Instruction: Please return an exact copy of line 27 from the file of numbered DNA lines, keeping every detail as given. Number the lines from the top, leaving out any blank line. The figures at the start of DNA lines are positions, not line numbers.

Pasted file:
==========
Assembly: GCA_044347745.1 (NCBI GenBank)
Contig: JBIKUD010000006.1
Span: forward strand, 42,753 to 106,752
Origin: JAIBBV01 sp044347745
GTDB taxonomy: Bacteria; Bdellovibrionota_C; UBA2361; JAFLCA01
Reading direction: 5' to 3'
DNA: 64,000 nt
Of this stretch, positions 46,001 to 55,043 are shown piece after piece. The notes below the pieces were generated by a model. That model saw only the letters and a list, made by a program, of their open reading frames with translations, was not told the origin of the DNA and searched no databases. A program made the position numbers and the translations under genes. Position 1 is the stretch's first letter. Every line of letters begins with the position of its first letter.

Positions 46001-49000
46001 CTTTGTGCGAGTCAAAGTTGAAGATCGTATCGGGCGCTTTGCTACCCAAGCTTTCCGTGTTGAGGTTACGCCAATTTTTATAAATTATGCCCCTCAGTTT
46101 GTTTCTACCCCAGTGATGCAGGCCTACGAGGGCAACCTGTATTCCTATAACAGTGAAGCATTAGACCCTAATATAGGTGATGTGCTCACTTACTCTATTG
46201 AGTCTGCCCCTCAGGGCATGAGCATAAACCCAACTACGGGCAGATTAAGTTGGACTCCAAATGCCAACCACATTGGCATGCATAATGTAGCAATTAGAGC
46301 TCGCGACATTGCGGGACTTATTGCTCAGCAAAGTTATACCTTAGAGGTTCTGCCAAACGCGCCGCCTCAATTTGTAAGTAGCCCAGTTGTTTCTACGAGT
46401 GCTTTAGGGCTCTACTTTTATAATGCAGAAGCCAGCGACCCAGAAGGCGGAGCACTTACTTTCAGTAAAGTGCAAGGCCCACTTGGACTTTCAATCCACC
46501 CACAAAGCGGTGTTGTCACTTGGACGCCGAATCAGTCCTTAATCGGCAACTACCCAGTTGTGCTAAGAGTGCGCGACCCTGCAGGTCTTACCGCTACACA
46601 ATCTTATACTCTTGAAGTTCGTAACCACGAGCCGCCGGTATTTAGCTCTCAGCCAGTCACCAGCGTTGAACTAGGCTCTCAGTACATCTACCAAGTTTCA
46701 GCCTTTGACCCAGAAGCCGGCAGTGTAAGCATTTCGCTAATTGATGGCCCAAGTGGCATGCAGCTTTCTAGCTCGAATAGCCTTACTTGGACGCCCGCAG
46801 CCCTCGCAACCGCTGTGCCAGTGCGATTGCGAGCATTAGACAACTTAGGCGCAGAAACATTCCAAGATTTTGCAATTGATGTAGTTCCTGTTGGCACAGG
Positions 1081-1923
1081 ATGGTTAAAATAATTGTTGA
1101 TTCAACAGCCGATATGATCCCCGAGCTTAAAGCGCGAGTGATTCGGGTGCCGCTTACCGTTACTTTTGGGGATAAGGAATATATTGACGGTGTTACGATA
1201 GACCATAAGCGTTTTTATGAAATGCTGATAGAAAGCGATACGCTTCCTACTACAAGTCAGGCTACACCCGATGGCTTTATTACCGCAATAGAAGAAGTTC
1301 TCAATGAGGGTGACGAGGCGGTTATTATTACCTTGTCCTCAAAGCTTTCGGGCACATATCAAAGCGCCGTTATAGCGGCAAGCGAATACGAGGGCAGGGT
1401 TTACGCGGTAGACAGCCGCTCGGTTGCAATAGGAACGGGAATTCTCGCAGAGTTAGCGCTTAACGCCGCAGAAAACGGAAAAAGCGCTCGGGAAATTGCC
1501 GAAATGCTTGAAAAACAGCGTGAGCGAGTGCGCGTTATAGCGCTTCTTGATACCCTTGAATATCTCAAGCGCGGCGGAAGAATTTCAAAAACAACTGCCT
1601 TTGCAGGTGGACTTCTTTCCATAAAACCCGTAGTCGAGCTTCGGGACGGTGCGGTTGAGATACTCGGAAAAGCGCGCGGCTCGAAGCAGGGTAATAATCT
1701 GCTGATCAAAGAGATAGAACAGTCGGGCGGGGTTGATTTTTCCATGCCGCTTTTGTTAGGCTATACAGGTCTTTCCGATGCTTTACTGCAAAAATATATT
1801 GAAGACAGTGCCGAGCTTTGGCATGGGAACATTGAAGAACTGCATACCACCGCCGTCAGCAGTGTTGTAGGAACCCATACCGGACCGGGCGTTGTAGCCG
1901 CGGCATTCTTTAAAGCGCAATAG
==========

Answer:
1701 GCTGATCAAAGAGATAGAACAGTCGGGCGGGGTTGATTTTTCCATGCCGCTTTTGTTAGGCTATACAGGTCTTTCCGATGCTTTACTGCAAAAATATATT